To establish a consensus on both explicit and implicit criteria in order to identify potentially inappropriate prescribing (PIP) in French older people aged 75 years and over or 65 years and over with multimorbidity.
Fifteen experts in geriatrics, general practice, pharmacy, and clinical pharmacology were involved in a two-round Delphi survey to assess preliminary explicit and implicit criteria based on an extensive literature review and up-to-date evidence data. Experts were asked to rate their level of agreement using a 5-level Likert scale for inclusion of criteria and also for rationale and therapeutic alternatives. A consensus was considered as reached if at least 75% of the experts rated criteria as “strongly agreed” or “agreed.”
The new tool included a seven-step algorithm (implicit criteria) encompassing the three main domains that define PIP (i.e. overprescribing, underprescribing, and misprescribing) and 104 explicit criteria. Explicit criteria were divided into 6 tables related to inappropriate drug duplications (n = 7 criteria), omissions of medications and/or medication associations (n = 16), medications with an unfavourable benefit/risk ratio and/or a questionable efficacy (n = 39), medications with an unsuitable dose (n = 4) or duration (n = 6), drug-disease (n = 13), and drug-drug interactions (n = 19).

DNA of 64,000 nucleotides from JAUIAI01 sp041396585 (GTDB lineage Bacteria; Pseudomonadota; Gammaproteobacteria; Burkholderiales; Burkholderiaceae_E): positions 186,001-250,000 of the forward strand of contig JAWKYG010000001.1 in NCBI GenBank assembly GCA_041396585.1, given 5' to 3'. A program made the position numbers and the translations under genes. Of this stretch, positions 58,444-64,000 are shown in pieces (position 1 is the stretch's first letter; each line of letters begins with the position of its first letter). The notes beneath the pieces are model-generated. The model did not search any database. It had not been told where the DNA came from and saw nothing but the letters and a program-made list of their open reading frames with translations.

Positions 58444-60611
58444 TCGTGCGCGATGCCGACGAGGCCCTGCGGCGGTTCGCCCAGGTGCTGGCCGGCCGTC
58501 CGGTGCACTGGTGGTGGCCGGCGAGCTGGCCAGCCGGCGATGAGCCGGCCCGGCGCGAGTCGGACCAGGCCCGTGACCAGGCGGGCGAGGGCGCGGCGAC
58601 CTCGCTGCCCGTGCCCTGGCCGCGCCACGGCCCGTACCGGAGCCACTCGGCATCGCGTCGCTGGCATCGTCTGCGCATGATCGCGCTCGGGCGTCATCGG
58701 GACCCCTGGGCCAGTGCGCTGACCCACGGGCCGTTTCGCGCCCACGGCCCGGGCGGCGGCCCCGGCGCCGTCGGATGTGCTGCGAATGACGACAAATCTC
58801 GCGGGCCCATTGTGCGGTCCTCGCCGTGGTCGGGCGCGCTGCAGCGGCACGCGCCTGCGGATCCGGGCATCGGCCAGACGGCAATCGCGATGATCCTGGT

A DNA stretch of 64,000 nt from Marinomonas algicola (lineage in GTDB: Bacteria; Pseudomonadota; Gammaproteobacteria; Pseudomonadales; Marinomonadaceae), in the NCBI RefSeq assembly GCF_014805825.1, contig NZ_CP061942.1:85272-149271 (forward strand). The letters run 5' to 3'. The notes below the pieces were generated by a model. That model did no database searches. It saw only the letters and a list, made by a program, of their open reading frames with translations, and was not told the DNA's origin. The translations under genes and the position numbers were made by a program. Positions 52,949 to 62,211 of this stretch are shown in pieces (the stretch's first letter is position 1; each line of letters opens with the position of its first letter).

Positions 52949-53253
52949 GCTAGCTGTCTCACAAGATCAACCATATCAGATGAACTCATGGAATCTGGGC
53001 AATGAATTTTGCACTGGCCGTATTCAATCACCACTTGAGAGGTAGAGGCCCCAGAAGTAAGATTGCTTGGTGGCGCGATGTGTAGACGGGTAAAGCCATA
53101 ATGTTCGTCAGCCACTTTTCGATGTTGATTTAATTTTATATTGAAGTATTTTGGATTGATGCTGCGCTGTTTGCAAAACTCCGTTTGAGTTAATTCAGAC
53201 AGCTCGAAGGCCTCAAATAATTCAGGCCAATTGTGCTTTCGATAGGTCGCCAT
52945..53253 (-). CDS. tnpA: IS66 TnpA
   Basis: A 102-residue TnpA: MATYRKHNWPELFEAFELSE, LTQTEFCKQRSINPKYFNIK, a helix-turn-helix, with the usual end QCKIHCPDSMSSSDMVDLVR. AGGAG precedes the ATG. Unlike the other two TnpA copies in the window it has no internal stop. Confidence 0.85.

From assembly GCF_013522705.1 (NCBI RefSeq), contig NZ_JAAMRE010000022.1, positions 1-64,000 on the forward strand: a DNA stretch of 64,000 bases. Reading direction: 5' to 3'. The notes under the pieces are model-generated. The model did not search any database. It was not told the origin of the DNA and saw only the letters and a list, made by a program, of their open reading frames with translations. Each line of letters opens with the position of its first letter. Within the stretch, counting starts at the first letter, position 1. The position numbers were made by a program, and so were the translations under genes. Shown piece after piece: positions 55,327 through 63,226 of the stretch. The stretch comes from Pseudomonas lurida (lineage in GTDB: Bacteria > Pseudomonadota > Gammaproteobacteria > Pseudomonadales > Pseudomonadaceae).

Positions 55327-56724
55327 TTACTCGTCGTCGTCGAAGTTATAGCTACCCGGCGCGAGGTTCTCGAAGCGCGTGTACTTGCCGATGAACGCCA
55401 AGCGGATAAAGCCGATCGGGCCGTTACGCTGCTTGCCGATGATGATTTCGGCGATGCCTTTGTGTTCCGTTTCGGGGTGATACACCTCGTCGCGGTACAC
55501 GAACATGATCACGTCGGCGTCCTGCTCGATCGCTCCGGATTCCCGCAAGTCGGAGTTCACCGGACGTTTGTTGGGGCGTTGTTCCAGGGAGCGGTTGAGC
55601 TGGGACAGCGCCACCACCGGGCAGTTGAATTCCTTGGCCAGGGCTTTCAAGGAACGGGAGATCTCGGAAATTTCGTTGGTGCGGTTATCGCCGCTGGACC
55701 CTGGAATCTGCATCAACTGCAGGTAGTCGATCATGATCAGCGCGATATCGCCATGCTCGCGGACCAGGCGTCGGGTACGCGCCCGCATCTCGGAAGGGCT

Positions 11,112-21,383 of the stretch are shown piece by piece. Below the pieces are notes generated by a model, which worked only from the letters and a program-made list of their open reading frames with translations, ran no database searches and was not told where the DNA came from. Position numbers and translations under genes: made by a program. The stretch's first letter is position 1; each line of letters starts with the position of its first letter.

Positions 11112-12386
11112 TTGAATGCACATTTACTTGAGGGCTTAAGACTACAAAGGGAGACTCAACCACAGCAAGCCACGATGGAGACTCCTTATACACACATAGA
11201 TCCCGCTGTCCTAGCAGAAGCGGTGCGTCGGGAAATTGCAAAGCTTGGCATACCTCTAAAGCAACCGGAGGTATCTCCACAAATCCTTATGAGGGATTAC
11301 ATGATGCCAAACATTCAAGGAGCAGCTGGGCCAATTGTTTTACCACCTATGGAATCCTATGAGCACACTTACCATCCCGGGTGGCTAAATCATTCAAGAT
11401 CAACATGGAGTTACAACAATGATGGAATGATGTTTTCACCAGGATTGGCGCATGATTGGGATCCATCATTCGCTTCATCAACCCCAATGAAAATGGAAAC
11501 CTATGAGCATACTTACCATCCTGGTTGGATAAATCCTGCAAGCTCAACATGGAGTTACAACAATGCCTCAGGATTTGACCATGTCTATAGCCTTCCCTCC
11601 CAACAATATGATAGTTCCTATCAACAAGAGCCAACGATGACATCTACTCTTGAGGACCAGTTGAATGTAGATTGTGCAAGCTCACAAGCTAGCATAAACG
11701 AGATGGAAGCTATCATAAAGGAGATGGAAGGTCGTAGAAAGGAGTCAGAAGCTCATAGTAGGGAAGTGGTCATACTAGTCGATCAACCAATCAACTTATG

The REMEDI[e]S tool (REview of potentially inappropriate MEDIcation pr[e]scribing in Seniors) is an original mixed tool, adapted to French medical practices, aimed at preventing PIP both at the individual level in clinical practice and the population level in large-scale studies. Therefore, its use could contribute to an improvement in healthcare professionals’ prescribing practices and safer care in older adults.